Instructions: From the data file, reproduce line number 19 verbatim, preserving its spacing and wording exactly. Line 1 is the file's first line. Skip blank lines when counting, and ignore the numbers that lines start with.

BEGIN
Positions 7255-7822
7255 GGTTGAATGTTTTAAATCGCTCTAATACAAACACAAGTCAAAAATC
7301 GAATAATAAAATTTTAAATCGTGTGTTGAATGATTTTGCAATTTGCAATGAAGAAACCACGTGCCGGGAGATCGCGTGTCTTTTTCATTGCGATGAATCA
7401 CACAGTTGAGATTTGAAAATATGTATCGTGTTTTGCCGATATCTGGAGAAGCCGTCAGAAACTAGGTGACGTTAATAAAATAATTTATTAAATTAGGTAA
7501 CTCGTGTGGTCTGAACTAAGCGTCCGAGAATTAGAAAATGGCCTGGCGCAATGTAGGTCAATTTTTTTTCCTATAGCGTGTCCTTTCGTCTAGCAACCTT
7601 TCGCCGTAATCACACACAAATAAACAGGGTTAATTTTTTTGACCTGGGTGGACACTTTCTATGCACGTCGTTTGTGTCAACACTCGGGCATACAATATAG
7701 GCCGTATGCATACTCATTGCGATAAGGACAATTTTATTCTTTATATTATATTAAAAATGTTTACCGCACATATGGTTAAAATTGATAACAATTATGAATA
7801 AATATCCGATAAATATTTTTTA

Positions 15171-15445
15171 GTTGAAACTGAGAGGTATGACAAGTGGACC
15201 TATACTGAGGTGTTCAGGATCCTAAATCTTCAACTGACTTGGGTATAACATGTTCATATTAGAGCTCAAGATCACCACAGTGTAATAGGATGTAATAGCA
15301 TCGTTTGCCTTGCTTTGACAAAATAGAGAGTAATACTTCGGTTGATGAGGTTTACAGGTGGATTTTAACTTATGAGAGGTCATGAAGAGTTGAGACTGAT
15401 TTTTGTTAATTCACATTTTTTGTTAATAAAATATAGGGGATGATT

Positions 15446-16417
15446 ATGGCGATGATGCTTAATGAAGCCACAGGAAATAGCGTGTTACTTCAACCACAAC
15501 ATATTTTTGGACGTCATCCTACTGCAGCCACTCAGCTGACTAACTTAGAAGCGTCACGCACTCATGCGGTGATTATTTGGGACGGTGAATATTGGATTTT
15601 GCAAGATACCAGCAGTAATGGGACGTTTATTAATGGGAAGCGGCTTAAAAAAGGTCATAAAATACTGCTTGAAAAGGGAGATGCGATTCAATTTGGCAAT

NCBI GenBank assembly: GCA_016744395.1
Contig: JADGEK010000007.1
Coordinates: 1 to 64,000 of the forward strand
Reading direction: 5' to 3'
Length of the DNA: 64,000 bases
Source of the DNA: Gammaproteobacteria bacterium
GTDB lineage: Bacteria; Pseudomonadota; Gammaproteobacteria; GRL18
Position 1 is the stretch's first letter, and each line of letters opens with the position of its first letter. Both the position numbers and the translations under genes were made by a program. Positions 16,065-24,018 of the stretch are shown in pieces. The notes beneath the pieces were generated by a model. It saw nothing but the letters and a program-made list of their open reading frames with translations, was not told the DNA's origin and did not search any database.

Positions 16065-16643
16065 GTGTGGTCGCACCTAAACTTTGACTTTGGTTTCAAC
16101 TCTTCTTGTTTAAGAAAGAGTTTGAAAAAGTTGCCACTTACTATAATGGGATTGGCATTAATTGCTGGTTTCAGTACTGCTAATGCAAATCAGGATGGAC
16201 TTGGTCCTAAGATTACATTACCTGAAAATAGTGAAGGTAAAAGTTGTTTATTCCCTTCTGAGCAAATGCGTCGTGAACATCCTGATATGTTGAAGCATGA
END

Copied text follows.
Contig: JADGEK010000007.1